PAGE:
Medical group backs youth gender treatments, but calls for research review
By Azeen Ghorayshi
The American Academy of Pediatrics backed gender-related treatments for children late last week, reaffirming its position from 2018 on a medical approach that has since been banned in 19 states.
But the influential group of doctors also took an extra step of commissioning a systematic review of medical research on the treatments, following similar efforts in Europe that found uncertain evidence for their effectiveness in adolescents.
Critics across the political spectrum — including a small but vocal group of pediatricians — have been calling for a closer look at the evidence in recent years, particularly as the number of adolescents who identify as transgender has rapidly increased.
The treatments are relatively new, and few studies have tracked their long-term effects. Health bodies in England and Sweden have limited access to the treatments after carrying out systematic reviews, the gold standard for evaluating medical research.
“The board has confidence that the existing evidence is such that the current policy is appropriate,” said Mark Del Monte, the CEO of the AAP. “At the same time, the board recognized that additional detail would be helpful here.”
As for the policy changes in Europe, he said, “they engaged in their process, we’re engaging in our process.”
After completing the review, he said, the group will issue additional clinical guidance for doctors and likely update its recommendations.
All 16 board members of the AAP, which represents 67,000 pediatricians across the United States, voted to reaffirm the 2018 guidelines at a meeting Thursday in Itasca, Illinois. The vote comes at a time of intense political pressures on transgender people and the doctors who care for them.
Over the past two years, Republican lawmakers across the country have banned what’s known as gender-affirming care, which can include psychotherapy, puberty-blocking drugs, hormones and, rarely, surgeries. Opponents of the care argue that it is experimental and children lack the maturity to consent to it.
The AAP has roundly condemned the legislative bans as a dangerous intrusion into complex medical decisions between doctors and families, and has filed amicus briefs to support the many legal challenges brought against the bans by civil rights groups.
Much of the academy’s support for gender-affirming care rests on its 2018 previous position statement, which said the treatments were essential and should be covered by health insurers. Transgender adolescents have high rates of anxiety, depression and suicide attempts, and early evidence suggested that gender-affirming care could improve their mental health.
Position statements like those voted on today remain valid for five years before they are up for review, at which point they may be reaffirmed, retired or revised in light of new evidence. One example of such a reversal is the academy’s 2017 endorsement of infant peanut consumption, based on a landmark study showing that early exposure could help prevent lethal allergies.
Some scientists criticized the decision to continue to recommend the treatments for young people before completing a rigorous review.
The move is “very clearly putting the cart before the horse,” said Dr. Gordon Guyatt, a clinical public health researcher at McMaster University who helped develop the field of evidence-based medicine.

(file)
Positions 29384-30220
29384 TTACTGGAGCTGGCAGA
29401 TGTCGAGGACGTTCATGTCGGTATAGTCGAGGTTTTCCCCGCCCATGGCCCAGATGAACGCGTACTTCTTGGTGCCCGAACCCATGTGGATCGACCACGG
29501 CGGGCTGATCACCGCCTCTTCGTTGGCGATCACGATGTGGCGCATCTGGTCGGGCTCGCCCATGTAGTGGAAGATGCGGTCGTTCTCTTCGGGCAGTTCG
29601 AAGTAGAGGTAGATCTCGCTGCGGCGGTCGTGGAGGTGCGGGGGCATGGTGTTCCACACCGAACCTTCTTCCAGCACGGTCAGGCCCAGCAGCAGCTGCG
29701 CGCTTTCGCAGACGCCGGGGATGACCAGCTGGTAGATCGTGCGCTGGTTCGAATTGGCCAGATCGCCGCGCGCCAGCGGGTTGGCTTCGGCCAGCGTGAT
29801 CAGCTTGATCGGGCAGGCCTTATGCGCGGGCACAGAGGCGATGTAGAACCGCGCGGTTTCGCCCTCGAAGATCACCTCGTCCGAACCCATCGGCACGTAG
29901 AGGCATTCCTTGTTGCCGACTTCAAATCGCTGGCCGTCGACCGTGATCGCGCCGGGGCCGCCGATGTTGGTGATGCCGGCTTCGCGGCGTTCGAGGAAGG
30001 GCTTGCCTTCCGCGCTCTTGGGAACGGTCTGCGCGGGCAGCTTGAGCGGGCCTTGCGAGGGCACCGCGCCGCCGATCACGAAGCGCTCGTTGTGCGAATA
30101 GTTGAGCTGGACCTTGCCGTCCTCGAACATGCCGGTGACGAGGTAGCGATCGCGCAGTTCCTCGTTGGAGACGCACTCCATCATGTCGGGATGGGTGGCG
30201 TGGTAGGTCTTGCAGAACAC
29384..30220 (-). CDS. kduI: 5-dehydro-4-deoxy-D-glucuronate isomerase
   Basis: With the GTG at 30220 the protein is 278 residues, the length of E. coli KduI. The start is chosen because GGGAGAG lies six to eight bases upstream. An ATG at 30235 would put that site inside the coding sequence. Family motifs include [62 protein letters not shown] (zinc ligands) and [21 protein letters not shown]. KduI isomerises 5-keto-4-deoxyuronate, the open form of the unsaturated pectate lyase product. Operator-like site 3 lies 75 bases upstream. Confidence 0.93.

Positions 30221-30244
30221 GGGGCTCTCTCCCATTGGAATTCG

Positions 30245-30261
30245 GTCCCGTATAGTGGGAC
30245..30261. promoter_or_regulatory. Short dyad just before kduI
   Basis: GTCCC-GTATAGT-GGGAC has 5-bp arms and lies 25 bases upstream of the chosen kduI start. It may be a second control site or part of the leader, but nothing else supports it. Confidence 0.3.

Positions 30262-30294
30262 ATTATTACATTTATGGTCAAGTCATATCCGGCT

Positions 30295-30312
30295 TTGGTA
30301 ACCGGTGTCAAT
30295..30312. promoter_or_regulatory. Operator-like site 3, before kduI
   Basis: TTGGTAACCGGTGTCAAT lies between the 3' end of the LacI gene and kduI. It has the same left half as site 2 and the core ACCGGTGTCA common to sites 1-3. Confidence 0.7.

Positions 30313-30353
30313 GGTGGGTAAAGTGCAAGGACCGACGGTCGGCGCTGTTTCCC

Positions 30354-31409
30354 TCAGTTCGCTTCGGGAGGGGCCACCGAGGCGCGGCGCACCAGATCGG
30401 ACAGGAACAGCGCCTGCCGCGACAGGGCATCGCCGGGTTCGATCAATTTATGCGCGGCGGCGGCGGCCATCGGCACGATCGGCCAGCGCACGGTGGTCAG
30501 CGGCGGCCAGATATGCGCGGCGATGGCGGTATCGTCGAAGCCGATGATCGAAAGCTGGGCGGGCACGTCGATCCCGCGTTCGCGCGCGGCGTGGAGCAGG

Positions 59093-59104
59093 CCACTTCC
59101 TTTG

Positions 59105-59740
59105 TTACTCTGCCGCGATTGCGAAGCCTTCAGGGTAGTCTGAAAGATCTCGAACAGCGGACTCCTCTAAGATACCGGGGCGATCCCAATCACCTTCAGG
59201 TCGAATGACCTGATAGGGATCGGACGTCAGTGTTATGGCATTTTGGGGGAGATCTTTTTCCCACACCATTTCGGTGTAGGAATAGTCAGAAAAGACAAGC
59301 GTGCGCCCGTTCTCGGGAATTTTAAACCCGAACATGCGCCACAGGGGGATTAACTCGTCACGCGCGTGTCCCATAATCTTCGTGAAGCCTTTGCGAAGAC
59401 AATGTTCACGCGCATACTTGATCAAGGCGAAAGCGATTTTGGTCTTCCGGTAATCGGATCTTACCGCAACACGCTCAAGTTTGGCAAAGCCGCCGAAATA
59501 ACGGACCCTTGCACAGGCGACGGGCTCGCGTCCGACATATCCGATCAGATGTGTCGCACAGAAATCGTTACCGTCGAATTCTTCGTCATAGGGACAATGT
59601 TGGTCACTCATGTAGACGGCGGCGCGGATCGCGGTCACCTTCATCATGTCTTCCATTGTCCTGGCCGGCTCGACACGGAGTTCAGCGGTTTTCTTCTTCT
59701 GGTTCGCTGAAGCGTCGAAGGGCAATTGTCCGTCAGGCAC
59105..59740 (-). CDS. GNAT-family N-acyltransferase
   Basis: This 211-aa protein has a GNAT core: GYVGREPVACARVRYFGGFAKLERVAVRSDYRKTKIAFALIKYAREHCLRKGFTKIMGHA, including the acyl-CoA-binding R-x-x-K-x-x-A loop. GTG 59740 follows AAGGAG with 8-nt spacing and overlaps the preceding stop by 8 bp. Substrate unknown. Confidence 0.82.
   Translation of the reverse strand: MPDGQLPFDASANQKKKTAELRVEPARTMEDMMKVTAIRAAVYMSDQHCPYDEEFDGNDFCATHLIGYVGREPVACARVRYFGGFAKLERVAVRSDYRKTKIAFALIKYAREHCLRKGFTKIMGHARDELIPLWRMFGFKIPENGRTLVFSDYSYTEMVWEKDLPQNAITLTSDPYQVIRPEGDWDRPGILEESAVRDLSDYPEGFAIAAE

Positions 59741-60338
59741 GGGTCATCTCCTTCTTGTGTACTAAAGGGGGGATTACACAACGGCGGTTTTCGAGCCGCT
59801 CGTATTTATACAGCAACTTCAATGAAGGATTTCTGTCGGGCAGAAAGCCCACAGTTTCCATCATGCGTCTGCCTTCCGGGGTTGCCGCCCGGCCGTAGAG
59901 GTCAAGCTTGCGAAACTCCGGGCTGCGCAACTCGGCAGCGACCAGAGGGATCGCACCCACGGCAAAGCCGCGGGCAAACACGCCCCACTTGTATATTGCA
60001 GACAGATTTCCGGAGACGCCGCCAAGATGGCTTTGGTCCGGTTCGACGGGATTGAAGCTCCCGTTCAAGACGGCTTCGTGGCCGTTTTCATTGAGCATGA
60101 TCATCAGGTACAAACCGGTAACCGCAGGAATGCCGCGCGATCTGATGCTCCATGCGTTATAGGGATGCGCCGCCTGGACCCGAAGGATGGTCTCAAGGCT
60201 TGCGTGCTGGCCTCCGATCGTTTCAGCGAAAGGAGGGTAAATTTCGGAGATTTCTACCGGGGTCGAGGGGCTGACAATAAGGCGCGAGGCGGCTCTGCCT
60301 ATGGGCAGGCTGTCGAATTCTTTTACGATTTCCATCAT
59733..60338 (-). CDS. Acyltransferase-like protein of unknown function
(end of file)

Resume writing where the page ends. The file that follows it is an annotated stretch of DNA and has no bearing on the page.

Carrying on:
Based on previous systematic reviews, Guyatt said, the AAP’s report will most likely find low-quality evidence for pediatric gender care. “The policies of the Europeans are much more aligned with the evidence than are the Americans’,” he said.
In June, England’s National Health Service announced that it would restrict the use of puberty blockers to clinical trials because “there is not enough evidence to support their safety or clinical effectiveness as a routinely available treatment.” Last year, Sweden’s national health care oversight body similarly determined that, on the basis of its systematic review, “the risks of puberty-inhibiting and gender-affirming hormone treatment for those under 18 currently outweigh the possible benefits.”
In the United States, a small group of pediatricians has pushed for a similar review from the AAP, one of the few institutions with enough centralized power to influence health care practices. Dr. Julia Mason, a pediatrician in Gresham, Oregon, co-founded a group called the Society for Evidence-Based Gender Medicine that has been highly critical of gender treatments for minors. Since 2020, she said, she has unsuccessfully lobbied the academy’s leadership to commission a systematic review.
Mason said she was pleased the group finally decided to take a close look at the data. “We are making strong recommendations based on weak evidence,” she said.
But Dr. Marci Bowers, a gynecologic and reconstructive surgeon and the president of the World Professional Association for Transgender Health, was heartened by the AAP’s endorsement of the care, which she said profoundly improves many children’s lives.
“They know this population,” said Bowers, who is a transgender woman. “They know the stories. Anecdotally, it’s overwhelmingly positive.”
She also pointed out that doctors in many specialties, and particularly in pediatrics, routinely use medicines that haven’t yet been tested in large and rigorous clinical trials. And Europe, unlike many U.S. states, has not banned the care entirely.
“What they’re saying is this population needs to be studied,” she said, referring to European policies. “And I agree with that.”